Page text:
The Reverend John Smith, Sermon December 18, 2016:
Peaceful Critical Indifference
I entitled this sermon “Peaceful Critical Indifference,” borrowing a phrase coined by theologian James Allison to describe Isaiah’s prophetic recommendation to the people of his day. Early Isaiah’s time was full of turmoil, with lots of political wrangling between the powers around the royal court, vying for people’s support. Isaiah’s prophetic inspiration was that there was a power coming among them so much more powerful than any earthly power, a new Davidic King, who would restore Israel to prominence. Later Isaiah’s vision became even clearer: Emmanuel, God with us, would come among us and be nothing like any other god that humans ever believed in. Believing in this true and living God, in Person, would enable believers to live in this world with peaceful critical indifference, because they came to know the One ultimately in control of their destiny.
This “head” knowledge of God’s ultimate control over creation and history was not enough, however. The believer had to trust his/her everyday life in all its aspects to this Power, revealed in powerlessness and given flesh by a humble young virgin. The whole story from beginning to end was wrought in weakness and impropriety.
Let me explain. Today’s Gospel story relates the struggle Joseph had in taking Mary as his wife. Joseph was a righteous man, and righteous men don’t like being caught in questionable moral dilemmas like being engaged to a woman who gets pregnant during the betrothal. It wasn’t me! Joseph is told in a dream to not be afraid of taking Mary to wife. God was in control. The Holy Spirit was acting. Don’t worry about your self-righteousness: cooperate and trust God’s plan. God is doing something very special with this child. God writes straight with crooked lines! (Matthew’s 1:1-17 Geneology links 42 men from Abraham to Jesus and includes the names of 4 mothers in the whole hereditary line: Tamar, Rahab, Ruth, and Bathsheba “wife of Uriah.” All these women were Gentiles whom men had taken up with and contributed to God’s plan to bring Jesus into the world. In addition to being Gentiles, there was sexual impropriety and questionable morals among these women and the men involved with them. God’s ways in this world are messy, irregular, and often scandalous!) Mary and Joseph’s story was no different. What is the main takeaway from all this? In a word: inclusion. God’s loving actions that culminate in Jesus’ birth are meant for people everywhere, of every nation, religion, or race. The story of Messiah’s coming is extended to all. God loves you even if you don’t believe, care, or a great sinner!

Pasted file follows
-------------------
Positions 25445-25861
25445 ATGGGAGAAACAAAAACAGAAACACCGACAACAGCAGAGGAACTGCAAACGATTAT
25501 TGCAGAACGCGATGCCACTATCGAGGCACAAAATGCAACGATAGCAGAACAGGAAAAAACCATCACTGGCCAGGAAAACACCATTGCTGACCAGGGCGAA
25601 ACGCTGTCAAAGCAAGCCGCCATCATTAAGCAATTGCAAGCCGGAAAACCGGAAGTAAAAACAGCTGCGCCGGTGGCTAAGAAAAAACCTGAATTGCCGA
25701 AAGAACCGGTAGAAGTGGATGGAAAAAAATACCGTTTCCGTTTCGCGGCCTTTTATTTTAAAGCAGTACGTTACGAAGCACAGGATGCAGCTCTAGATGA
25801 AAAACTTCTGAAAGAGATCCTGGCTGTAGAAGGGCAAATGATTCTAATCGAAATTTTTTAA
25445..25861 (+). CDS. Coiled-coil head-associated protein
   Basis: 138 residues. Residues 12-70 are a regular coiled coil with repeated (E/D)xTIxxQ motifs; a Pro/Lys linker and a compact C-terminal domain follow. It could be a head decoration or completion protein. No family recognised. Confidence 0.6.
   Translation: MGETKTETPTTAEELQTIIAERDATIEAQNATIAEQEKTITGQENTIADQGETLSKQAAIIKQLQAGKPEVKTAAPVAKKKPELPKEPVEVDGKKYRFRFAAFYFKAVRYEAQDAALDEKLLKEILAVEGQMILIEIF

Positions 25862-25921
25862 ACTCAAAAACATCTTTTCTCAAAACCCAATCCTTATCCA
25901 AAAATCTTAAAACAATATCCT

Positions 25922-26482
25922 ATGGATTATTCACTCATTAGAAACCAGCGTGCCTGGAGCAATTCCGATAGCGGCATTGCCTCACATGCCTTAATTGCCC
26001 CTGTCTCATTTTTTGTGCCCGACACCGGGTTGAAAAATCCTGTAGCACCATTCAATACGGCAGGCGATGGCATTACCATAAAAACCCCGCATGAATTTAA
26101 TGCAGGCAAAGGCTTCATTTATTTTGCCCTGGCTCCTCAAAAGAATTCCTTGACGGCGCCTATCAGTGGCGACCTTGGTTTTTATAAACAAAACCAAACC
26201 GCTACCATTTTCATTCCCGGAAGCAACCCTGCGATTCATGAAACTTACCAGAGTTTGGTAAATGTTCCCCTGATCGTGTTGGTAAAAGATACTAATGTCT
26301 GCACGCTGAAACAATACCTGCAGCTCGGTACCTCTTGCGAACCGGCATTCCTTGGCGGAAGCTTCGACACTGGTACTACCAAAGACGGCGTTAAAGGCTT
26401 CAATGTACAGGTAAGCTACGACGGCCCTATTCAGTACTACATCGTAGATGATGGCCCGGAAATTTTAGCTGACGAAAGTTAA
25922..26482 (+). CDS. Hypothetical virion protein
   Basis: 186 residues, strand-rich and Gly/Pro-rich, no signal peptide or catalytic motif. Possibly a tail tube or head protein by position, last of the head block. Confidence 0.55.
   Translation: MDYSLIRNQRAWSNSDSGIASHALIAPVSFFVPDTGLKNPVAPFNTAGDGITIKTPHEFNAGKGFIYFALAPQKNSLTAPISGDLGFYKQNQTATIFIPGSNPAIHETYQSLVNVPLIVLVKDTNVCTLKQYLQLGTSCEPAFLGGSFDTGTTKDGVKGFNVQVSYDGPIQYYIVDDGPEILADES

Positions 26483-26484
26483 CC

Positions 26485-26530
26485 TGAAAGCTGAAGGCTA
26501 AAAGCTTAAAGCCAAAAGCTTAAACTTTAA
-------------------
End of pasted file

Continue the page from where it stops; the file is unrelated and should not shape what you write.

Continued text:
That’s a wonderful message, but it gets even better! What if, like Joseph, we learn to trust the leading of the Spirit, or, in the words of St Paul, let the Spirit bring about in us “the obedience of faith?” Just as Jesus, after his baptism, was led by the Spirit his whole life, what about us? What does this look and feel like? It is bringing our most often conflicting desires in alignment with God’s own loving desire for all of Creation.
The operative word here is “obedience.” This is not a very popular idea in a time when individuality is foremost. We like to follow our own desires. Our desires though, tend to line up with or mimic the desires of others. Following our desires (really other’s desires), never results in lasting happiness. The only way to true and lasting joy is to attune ourselves to God’s deep desires planted deep in the heart by actual grace given to every person who comes into this world. Responding to this actual grace helps a person follow the desire of the Creator whose love contains all peoples desires and can bring them all into harmony.
This is very Good News. This is the world’s destiny. Political powers will come and go, but we can live peacefully, critically caring for real people, especially the suffering and poor (Mt 25!!), indifferent to all the political ups, downs, and turns of life knowing God is in control. Desire God’s desires. They are within us and all people.
Saint Alban Episcopal Mission (English) meets for mass every Sunday at 10:00 A.M. (see welcome letter at sidebar) at Casa Convento Concepcion, 4a Calle Oriente No. 41, Antigua, Guatemala.